Fit for Life: Lessons Learned from the Dining Experience!

Saturday 16 July 2022

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On Wednesday night, we decided to go for a walk around Lincoln Woods and then go to dinner at a casual place.

My girlfriend has all kinds of food allergies under the sun so our eating places are limited.

We decided to go to a vegetarian restaurant in Providence.

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I logged my food into an app that we use with our training program and we had plenty of carbs left for the day, so eating at this restaurant would allow me to meet my daily quota.

I ordered their version of the burger, with homemade fries, and ordered a salad. I ordered the meal and then wanted a piece of homemade cornbread for an appetizer. It was a special white plate that came with a bowl of chili.

So, when the waitress came back, I asked if I could have the cornbread without the chili and without hesitation, she said no, it comes with chili, and we only have an equal amount, so we can’t sell it just you cornbread.

Well, that didn’t look good to me. How can a kitchen be so meticulous and make an equal amount of cornbread to supplement the chili?? Who is this perfect? She suddenly calmed down and entered into a deep thought.

My girlfriend was reading my mind and the look on her face knew what I wanted to say. She encouraged me not to, and said to let it go, and not be your usual impulsive self (I call it disguised but…).

My first instinct was to ask the waitress to double check and ask the kitchen if they had any extra cornbread, however, as we rested and enjoyed the evening sitting outdoors, so I didn’t raise the issue.

Then our meals went out, and here’s the waitress bringing a nice new piece of homemade cornbread to the table. Now my night was complete.

I enjoyed everything and thanked the waitress a few times for going above and beyond to satisfy the customer. Her advice was 25% instead of 20% just because she went over the minimum job requirements.

So, what are the lessons learned here?

I have several lessons.

Some are for me, some are for the waitress, or someone else in the customer service field.

First: strength in self-control.

Normally, I would have been more “convincing” to get what I wanted.

I did not ask for a favor; I was willing to pay more for the cornbread and didn’t see any legitimate reason why I couldn’t get it.

But she was incredibly cute (even while telling me no) and we enjoyed sitting outside in nice weather, so I loosened myself with restraint and kept my mouth shut instead of coming down and arguing.

This is a good example of the importance of emotional discipline and knowing when to pick and choose fights.

Never be satisfied. Complacency will kill momentum.

As I said, “naturally” I would not be as satisfied as I was, because when we feel satisfied on a regular basis, life will pass and leave us empty-handed.

This applies to sales, nutrition and exercise. When we feel like we’ve done “enough” to get past it, that kills our momentum to go further.

This was a rare example of my complacency. However, the environment called for it.

If cornbread were that important to me, I would try hard to get my way, however, there are more important issues to spend energy on rather than the current situation.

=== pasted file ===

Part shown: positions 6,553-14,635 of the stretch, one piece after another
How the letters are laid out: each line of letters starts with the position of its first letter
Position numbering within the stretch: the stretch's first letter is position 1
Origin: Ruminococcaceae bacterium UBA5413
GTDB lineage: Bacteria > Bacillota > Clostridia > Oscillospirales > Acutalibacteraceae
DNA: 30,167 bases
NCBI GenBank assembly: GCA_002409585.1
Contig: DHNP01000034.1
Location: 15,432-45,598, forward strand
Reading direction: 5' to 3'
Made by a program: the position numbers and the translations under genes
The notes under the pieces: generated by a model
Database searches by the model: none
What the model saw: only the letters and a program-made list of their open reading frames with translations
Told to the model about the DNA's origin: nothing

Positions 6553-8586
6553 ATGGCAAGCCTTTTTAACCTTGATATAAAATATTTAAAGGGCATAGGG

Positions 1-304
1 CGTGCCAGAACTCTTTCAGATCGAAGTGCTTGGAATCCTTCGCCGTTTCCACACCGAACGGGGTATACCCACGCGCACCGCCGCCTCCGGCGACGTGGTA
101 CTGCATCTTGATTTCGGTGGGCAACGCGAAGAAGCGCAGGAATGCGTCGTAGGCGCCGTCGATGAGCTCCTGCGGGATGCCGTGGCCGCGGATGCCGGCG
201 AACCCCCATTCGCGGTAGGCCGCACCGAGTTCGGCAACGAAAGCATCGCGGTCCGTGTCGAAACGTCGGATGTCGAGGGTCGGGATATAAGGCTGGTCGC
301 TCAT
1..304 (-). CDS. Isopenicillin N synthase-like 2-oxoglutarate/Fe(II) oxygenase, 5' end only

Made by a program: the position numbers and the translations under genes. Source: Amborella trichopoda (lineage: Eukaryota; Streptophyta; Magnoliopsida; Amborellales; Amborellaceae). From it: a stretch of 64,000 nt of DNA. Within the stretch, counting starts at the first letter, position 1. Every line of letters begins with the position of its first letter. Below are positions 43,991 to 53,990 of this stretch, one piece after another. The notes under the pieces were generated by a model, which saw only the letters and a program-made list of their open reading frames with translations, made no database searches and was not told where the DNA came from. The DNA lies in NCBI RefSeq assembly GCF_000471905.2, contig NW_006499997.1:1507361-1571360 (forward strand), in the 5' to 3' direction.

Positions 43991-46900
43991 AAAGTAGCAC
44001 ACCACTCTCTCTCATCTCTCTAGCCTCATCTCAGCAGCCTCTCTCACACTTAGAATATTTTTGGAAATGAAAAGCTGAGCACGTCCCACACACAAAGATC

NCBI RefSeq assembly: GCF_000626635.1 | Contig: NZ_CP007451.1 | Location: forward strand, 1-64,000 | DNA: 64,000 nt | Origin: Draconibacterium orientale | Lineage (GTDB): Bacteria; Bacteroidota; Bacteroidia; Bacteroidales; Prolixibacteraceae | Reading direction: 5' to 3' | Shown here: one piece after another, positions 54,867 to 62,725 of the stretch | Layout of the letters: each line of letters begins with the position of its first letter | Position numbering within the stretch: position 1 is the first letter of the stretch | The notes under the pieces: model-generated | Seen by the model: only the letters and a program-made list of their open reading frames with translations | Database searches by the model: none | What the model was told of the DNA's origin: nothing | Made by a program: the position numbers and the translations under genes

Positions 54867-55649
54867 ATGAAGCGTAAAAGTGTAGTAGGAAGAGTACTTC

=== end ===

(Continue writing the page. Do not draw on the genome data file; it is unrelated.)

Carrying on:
Adversity reveals genius:

Not the end of the world, but she rubbed me the wrong way when I couldn’t get what I wanted. I always consider these things to be first world problems, even though they were hostile, and it gave me something to think about.

Others may have asked the same question but the chef said no; Maybe she was just following previous orders. Perhaps this was an unusual circumstance for them to get more.

Either way, it made me stop and think and not react to a simple situation that could have escalated into a controversy.

Impulse control. Impulsive decisions create problems.

Just like I said above, acting impulsively can create bad blood between me and the waitress, so taking a second to understand the situation avoids any problems. This applies to everything we do, from eating, spending money to road rage……. Think about the last time you acted recklessly, and I bet it didn’t go well.

Besides the lessons I learned, some lessons for the waitress will be: (if interested)

She didn’t have to say “no” right away and said, I’ll go check with the cook and see if there’s anything more.

In the field of customer service, you want to create an outstanding experience and make the customer feel good.

It is also a good example of problem solving. Never say “no” without first exploring all options.

When she said no, I wasn’t a very happy customer at that point, and that could have been avoided.

(Do I dramatize this situation a bit? Sure, there are still lessons learned that can be carried over to more important situations)

Go above and beyond (which ended up totally just being asked of me) from start to finish.

The moment a person walks into your establishment, they should feel welcome, and you should be excited to be there. The overall experience was excellent, and I will definitely return due to the friendliness of all the staff and the way they accommodated us.

I know this article is not directly related to fitness. However, I try to share the daily lessons learned and relate them to everything we do in everyday life.

Mindset is everything and when we keep our minds open to change and improvement, we operate at a higher level in every aspect of our existence.

When you keep your focus on improving yourself and the people around you, everyone wins.

committed to your success,

coach is dead

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